For me personally, as a writer and a visual artist, (and I imagine this is so for other writers) I find that writing is much like sculpting. I chip away at a story, to reveal what already exists in my mind. At the same time, I feel as though I am painting. This was especially the case with Aru’s Realm. I referred to the story as my “Color Book” or my “Painting” for much of the time I was writing it. I applied a dash of color here, scraped in a bit of texture there. It’s a tribute to this experience of mine that one of the primary characters is an artist.
TZ: You have had a lifelong interest in mythology and classic fantasy literature. What transformed you from a reader to a writer—or were you writing all along?
HAB: As a child I scribbled stories about mythical creatures, and about cowboys and knights (because both rode horses.) I never showed these to anyone, and it was probably just as well. As I grew I read a lot. I sat down to write my first novel when I was a teenager. To my dismay, all I could produce were scenarios involving Tolkien elves or George Macdonalad’s goblins. Having immersed myself in fiction stories, mostly fantasy, for over a decade, I couldn’t think of anything truly original. I made a vow not to read any more fiction until I had written my own story.
With a few exceptions, I kept this vow, and for many more years than I had intended. As a result my writing has an old-time feel but with a contemporary attitude. I went against conventional wisdom, but not in an arrogant way, I hope. I simply wanted to be original. And, readers agree, my work is refreshingly unique.
TZ: I saw that you are working on a sequel to Aru’s Realm. Can you tell me a little about that? Or anything new that you’re working on?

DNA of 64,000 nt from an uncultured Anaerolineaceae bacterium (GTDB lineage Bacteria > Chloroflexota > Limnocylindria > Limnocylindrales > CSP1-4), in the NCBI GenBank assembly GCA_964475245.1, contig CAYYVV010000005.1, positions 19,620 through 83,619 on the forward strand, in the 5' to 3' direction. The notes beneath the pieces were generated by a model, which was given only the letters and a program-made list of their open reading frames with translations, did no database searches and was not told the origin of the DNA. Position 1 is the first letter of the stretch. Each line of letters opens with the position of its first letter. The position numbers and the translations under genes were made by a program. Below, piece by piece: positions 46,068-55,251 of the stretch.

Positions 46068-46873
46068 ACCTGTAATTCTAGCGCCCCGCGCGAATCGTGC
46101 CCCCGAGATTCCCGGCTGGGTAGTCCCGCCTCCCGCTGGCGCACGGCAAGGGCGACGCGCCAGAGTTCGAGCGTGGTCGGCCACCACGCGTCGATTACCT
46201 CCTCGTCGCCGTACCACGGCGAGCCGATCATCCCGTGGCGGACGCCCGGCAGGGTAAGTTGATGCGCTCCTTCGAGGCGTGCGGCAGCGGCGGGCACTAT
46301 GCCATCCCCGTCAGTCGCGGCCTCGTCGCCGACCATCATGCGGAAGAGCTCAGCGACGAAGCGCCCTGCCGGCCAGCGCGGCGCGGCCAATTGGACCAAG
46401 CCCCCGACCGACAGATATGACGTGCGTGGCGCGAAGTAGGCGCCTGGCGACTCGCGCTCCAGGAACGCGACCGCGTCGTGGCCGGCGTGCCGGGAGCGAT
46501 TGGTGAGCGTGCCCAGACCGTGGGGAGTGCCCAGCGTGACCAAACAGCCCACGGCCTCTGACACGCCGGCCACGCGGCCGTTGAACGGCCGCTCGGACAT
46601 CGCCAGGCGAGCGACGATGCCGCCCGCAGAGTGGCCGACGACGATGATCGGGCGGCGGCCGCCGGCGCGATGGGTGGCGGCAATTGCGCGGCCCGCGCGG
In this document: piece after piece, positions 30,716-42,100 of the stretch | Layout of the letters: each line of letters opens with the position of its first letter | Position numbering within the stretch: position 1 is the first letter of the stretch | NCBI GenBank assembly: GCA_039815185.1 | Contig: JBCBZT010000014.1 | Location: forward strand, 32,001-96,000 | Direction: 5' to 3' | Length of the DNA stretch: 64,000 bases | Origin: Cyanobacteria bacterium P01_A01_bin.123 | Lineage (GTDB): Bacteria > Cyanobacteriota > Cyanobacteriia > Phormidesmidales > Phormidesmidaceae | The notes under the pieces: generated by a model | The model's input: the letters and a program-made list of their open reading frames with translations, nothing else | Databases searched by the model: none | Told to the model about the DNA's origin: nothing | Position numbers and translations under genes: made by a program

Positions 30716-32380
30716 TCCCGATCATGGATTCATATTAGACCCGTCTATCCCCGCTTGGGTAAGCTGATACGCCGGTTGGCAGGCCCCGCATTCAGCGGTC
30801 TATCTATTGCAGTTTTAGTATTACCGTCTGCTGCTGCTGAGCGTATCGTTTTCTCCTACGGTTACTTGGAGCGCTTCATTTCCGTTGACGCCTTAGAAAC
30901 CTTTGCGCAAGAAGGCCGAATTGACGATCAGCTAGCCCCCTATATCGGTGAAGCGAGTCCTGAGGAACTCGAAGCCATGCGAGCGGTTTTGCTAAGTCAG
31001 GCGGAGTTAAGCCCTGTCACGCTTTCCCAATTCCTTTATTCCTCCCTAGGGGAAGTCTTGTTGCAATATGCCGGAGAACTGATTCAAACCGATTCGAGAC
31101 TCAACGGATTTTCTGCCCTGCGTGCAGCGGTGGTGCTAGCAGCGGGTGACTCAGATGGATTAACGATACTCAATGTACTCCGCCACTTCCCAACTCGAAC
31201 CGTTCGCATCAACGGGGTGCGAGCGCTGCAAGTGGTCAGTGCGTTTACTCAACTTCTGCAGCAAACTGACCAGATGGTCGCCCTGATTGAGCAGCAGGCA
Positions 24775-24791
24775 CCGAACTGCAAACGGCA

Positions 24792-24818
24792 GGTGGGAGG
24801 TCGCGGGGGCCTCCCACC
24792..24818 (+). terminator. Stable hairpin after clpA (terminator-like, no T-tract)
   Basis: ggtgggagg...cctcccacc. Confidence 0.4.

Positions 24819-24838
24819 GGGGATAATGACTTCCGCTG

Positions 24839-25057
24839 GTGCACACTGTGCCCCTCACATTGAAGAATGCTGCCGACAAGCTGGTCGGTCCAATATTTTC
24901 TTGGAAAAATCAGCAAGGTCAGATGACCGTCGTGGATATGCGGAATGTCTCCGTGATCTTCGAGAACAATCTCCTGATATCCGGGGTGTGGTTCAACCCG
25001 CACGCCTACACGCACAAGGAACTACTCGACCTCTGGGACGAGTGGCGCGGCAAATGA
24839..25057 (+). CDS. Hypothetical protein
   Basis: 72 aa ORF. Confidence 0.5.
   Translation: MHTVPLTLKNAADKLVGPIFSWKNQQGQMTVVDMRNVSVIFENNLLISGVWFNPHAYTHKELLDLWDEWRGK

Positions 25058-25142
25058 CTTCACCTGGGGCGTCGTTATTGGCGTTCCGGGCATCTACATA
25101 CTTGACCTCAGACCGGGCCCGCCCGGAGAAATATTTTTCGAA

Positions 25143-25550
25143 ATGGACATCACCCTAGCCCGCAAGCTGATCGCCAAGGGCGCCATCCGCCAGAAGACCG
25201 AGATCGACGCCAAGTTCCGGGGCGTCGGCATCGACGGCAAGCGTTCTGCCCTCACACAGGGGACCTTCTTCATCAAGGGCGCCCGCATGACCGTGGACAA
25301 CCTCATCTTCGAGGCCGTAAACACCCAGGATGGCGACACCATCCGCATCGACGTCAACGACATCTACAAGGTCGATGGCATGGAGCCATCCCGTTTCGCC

HAB: I do have a sequel in the works, and a third installment in mind. My writing flows better if I don’t share too much beforehand, but I can say that every chapter will have a theme, and it won’t be color this time.
“Similar to the way we seek to empower women by portraying them in aggressive roles, many writers legitimize writing in a capitalistic society by thinking of it as a business.”Harriet Arden Byrd
A short fiction about dogs is also on its way. Not a fantasy book, this one is inspired by Pippa, my shepherd who lays at my feet while I write. It is also an H.A.Byrd* novel. Self-expression and the pure joy of writing are more important to me than worrying about business considerations such as sticking to one genre or publishing under multiple names.
Similar to the way we seek to empower women by portraying them in aggressive roles, many writers legitimize writing in a capitalistic society by thinking of it as a business. We end up with too many talented writers giving us formulaic novels (and endless sequels of Hollywood films!).
I don’t feel that approach respects the art of writing. Art doesn’t need to fit our economic paradigm; our economic paradigm needs to make room for art.
Want to know more? Read Harriet Arden Byrd’s blog at habyrd.com.
*Harriet Arden Byrd and H.A. Byrd are both pen names for Catherine Wesley.